Do You Need to Tweak Your Budget?

by Miranda Marquit · 7 comments

Budgeting

Now that we’re almost halfway through the year, it’s a good time to conduct a mid-year checkup on your finances and figure out whether or not you need to tweak your budget.

Here’s how to evaluate how you’re doing — and what you need to do next:

Review Your Progress

Have you been making progress so far this year? Check your net worth for a snapshot of where you’re at. Are you in a better financial position than you were at the beginning of the year? If not, see if you can figure out why.

There’s a difference between having a lower net worth because some of your investments aren’t doing as well as you thought and having a lower net worth because you’ve increased your level of debt. Look at the reasons behind your difficulties, and see if you can pinpoint a few changes to make.

Also, take a look at your spending plan. Have you been sticking to it? Identify the areas in which you’ve been the most successful. Figure out how to keep that momentum going. Next, look at the areas where you’ve struggled. What’s behind your struggle? You might have set unrealistic goals, or you might have experienced an unexpected financial setback that threw you off track.

Be honest with yourself as you review your progress. This will help you as you make changes to your financial management.

Tweak Your Spending Plan

Now that you’ve reviewed your progress and discovered where you can improve, it’s time to tweak your budget.

If you habitually spend more than expected on eating out, you might want to think about taking money from one category and moving it to your restaurant category. My husband and I haven’t been watching TV very much, so we’re thinking of ditching the satellite and using the money for other things. We could add a little more to the retirement account each month, as well as boost our entertainment budget.

Look for patterns in your spending that indicate what your priorities really are.

Rather than trying to force a change to your spending priorities, look at how you can tweak your budget to more realistically reflect what’s most important to you.

This can be a great way to improve your satisfaction with your spending and your lifestyle, and it’ll also help you stick to your budget more effectively.

You might find that you’ve moved away from your priorities when you review your progress. If you see that you aren’t spending on your priorities, and are instead wasting money on unimportant things, it might be time to bring your spending back in line.

Now is a great time to reflect on how you’ve been doing so far this year. Looking at your finances may give you a wake up call about what you should be doing, and how you should be doing it. Take advantage of this time to simultaneously celebrate your progress and acknowledge what you can do to improve.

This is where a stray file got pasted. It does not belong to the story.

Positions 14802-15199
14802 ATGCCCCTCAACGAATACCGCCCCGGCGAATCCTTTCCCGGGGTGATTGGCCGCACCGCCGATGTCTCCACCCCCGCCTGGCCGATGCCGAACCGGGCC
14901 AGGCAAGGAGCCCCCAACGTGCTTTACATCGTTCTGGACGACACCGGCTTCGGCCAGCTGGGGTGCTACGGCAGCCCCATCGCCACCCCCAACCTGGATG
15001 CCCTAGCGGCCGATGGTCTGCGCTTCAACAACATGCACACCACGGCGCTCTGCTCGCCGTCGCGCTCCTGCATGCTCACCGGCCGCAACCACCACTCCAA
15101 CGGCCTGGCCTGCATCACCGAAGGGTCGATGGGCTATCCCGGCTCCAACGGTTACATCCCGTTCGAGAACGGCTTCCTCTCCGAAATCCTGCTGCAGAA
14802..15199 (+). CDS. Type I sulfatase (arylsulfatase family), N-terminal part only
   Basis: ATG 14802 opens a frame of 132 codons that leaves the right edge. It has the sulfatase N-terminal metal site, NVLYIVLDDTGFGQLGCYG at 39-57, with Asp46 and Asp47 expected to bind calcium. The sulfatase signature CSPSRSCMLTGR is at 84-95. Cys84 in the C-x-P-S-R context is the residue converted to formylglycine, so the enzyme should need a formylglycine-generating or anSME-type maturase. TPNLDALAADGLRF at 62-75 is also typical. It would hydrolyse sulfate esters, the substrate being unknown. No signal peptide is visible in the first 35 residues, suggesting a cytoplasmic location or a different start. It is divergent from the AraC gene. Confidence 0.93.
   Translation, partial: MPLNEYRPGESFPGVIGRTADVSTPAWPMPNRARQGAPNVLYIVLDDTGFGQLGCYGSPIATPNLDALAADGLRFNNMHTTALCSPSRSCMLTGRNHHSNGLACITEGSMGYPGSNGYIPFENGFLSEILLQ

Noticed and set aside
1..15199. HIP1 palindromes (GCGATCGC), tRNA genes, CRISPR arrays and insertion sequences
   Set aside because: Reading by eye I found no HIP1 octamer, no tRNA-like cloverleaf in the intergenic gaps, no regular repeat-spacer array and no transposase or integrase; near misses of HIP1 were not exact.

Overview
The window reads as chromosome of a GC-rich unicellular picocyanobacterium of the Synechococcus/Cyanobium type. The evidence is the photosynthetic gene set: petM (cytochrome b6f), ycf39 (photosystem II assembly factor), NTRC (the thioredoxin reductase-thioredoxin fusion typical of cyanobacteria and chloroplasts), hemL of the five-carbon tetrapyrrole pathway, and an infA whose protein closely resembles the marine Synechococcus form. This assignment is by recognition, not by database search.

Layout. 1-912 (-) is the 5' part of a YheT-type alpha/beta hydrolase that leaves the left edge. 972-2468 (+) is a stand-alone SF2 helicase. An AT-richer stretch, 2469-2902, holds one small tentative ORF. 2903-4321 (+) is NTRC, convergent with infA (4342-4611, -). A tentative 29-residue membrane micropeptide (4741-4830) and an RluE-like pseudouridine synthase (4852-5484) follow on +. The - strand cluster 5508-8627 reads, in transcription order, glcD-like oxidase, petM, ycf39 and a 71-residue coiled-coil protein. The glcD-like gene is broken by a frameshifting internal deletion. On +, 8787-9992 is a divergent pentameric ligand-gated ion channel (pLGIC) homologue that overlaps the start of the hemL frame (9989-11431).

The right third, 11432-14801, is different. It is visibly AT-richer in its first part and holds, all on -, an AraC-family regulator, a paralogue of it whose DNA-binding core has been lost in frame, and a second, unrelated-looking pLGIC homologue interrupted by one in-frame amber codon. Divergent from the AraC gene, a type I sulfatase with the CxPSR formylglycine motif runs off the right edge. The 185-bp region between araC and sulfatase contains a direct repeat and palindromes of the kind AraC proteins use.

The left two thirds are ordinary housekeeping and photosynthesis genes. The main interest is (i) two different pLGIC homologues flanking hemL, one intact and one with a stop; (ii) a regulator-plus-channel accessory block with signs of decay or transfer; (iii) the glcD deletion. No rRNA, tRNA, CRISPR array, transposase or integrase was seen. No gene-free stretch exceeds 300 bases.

How’s your financial progress been so far this year? Where do you need to make improvements? 

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{ read the comments below or add one }

  • Anton Ivanov says:

    Regular financial checkups, especially looking at your budget, are extremely helpful. I like to revise mine every 2-3 weeks to make sure I’m on track. But I’m somewhat a control freak when it comes to my money, so I like to always keep a watch over it.

  • An annual budget shall also be broken down by month as well so you can have better control on the budget.

  • Lulu says:

    I am back in school full time so I don’t have much of a budget to work with like I did in the past. I am nowhere near any of my financial goals but I did tweak my budget earlier in the year. I will be tweaking it again in August because my rent is going to change. I monitor my spending and income trends and usually find that I make a minor tweak at least once a year.

  • Everyone from middle class to millionaire could probably stand to tweak their budget every now and then. I know that I am constantly having to review our monthly budget and making decisions on what to cut out and/or how we can save more.

  • We’re doing just fine so far this year. We’re doing very well with our investments as I hope most people are with this market and the only debt we have is our mortgage. We generally look at things quarterly, but we have been budgeting for so long that any changes are minor at best.

  • My progress has been going well. The stock market is up, my debt is gone and my net worth has continued to rise at a faster pace. I am tempering my enthusiasm with the fact that I believe the market will experience a correction at some point this year.

    • Rick Harding says:

      I think you are right about the correction sometime this year. I went to all cash not long ago so I can sleep at night. I am missing some gains in the market but nothing stings like a big hit in my ETF funds because I got greedy. I remember a few years ago when the market went down and I felt like I was drowning; it’s not a good feeling.
      Rick from Abilene TX

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